The Gift of a Hat

by | Sep 30, 2021 | Outlook

I write this on the day before the October 2, 2021 Women’s March for Reproductive Rights, remembering my participation in the first Women’s March of January 2017.

I have the best hat in the world. It is black and sags a bit to the side giving it the air of a living thing that moves this way and that as I turn my head. My friend Beth knitted it for me and I have added a delicate and distinctive dragonfly pin made of marcasite, a gift from my Boston friend, Ingrid. I set the pin at a slight angle on the left side to give a jaunty effect to the whole, and when I wear it, it makes me walk with a spring in my step.

I earned this hat with a kind gesture. While participating in our annual Yankee Swap Christmas tradition with a group of friends, I managed to snag the only reputable gift in the mix from Rickey who had drawn it from the pile under the tree. It was a lovely knitted hat of multi-colored yarn whose style appealed to me – as I am not one in general who looks good in hats. When it was my turn to select a gift, I did not hesitate as I headed straight for the hat which she held tightly on her lap. Her crestfallen expression as I plucked it from her grasp gave me a pang of guilt. But the rules of the Yankee Swap are thus: If you can’t handle losing your gift to an unwelcome trade, don’t play the game.

And yet, I felt some shame. I can’t say for sure if I would have felt that way if things had been different. But they weren’t. The fact was that Rickey, that first lucky picker of the hat, had just lost all her earthly possessions when her house burnt to the ground in a propane furnace fire the month before. She and her husband had escaped with their lives in the 2:00AM incident and were left with no heirlooms, keepsakes, or clothes. Tearing open the Christmas wrapping, her eyes lit up knowing that now she had a hat with which to make it through the winter. And yet I stole it. Rules of the game, I tried to convince myself. But it didn’t work. At the end of the game, I picked up the hat and presented it to her with a Merry Christmas and a hug. She beamed. Surprisingly, two weeks later, Beth, who had knitted the original and was touched by the whole scene, presented me with a duplicate hat, but this one in black – my favorite color.

Now, some years later, I am at the door of my son’s house getting ready for the Women’s March on Washington. I have carefully picked my entire outfit – leggings under the jeans for warmth, sturdy but light hiking boots for standing and walking long distances, and a warm pink scarf in case it turns a bit colder than forecast. Almost ready, I stood there considering my hat. I had not taken the initiative to make or procure a “pussy hat” for the occasion, although it was well publicized that these pink handmade hats would be the unofficial uniform for the march. A pussy hat is a handmade hat of any shade of pink yarn, knitted in the shape of a rectangle so that when it is folded in two, the corners form what looks like the ears of a kitten. The attempt to reclaim the meaning of the word, ‘pussy,’ from its pornographic one was praiseworthy. But it wasn’t my style – either the hat or the gesture. So I prepared to put on my Beth hat. Then I hesitated. What if the day turned too warm and I had to take it off? No backpacks or large purses were allowed. What if I lost my hat in the crowd? This was a hat not easily replaced with its special meaning and its dragonfly pin. I decided that it wasn’t cold enough to require a hat and I left the house hatless.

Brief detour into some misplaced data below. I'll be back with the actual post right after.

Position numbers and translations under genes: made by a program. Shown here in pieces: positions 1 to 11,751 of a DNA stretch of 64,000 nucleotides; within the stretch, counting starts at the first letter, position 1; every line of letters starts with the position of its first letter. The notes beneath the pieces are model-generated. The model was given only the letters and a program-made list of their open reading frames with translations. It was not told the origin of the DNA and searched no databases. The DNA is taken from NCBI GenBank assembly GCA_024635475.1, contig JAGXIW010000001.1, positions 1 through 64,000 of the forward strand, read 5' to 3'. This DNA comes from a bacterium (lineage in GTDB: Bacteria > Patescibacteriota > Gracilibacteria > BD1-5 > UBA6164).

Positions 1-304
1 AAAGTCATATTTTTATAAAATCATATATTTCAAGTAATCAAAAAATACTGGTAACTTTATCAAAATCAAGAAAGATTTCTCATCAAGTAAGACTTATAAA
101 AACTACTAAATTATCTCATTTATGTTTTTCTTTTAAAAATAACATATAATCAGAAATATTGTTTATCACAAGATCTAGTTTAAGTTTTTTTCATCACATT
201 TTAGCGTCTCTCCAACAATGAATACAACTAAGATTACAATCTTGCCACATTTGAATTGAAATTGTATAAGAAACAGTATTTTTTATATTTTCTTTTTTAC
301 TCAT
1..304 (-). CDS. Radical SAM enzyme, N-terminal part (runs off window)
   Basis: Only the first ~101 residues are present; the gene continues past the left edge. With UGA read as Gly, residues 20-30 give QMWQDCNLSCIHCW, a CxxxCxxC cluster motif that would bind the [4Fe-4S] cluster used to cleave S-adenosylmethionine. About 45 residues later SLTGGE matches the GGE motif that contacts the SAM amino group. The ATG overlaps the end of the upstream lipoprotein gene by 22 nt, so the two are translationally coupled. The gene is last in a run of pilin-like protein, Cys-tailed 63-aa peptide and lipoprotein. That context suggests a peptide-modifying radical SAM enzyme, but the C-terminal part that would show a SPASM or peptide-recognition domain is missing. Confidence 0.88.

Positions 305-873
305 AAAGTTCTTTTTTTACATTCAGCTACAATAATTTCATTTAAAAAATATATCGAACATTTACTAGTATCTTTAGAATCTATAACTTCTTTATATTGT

As my marching partner, Susan, and I pulled into the DC Metro Station at the Springfield-Franconia stop, I felt a thrill. The sight of the throngs of women mobbing the sidewalk waiting on line simply to ascend the stairs to the subway platform was overwhelming. The feeling of oneness with the crowd made my heart swell. And as we slowly moved toward the train, Metro SmartCards in hand, I realized what was so distinctive about this assembly of people, bigger than in any New York City rush hour I had ever seen: it was the sea of pink hats stretching for hundreds of feet ahead of me. Susan had one, but I didn’t.

I believe that the universe gives back what it receives from you. I had once done a good deed and karma was now heading my way. Once in D.C., we followed the crowds through the streets to Independence Avenue where the march was set to begin with its opening rally. Legions of pink-hatted women, girls, and even men moved as one, so there was no need to ask directions. Small groups of marchers wore hand-made hats of the same shade of pink and style of knit, so it was easy to see who was traveling together. I felt a bit of a chill set in and soon realized that it was cloudier and cooler than I had anticipated. I now regretted the lack of a hat.

Just then, in front of me, on the ground but not trampled on one bit, lay a hand-crocheted pink hat with no ears – a pussy hat without the pussy. Just the sort of hat I would have made myself if I knew how to crochet. I looked around. It didn’t seem to belong to anyone. It was sitting there waiting for me to pick it up. So I did. I scanned the crowds all day, resolved to give it up should I see anyone with a similar style. But I never did. And so, now warm and proud, I joined in the pink brigade.

I don’t know who lost her hat on that historic day. But whoever she is, I truly hope that one day, when she least expects it but needs it the most, some random hat will present itself to her in the same magical way.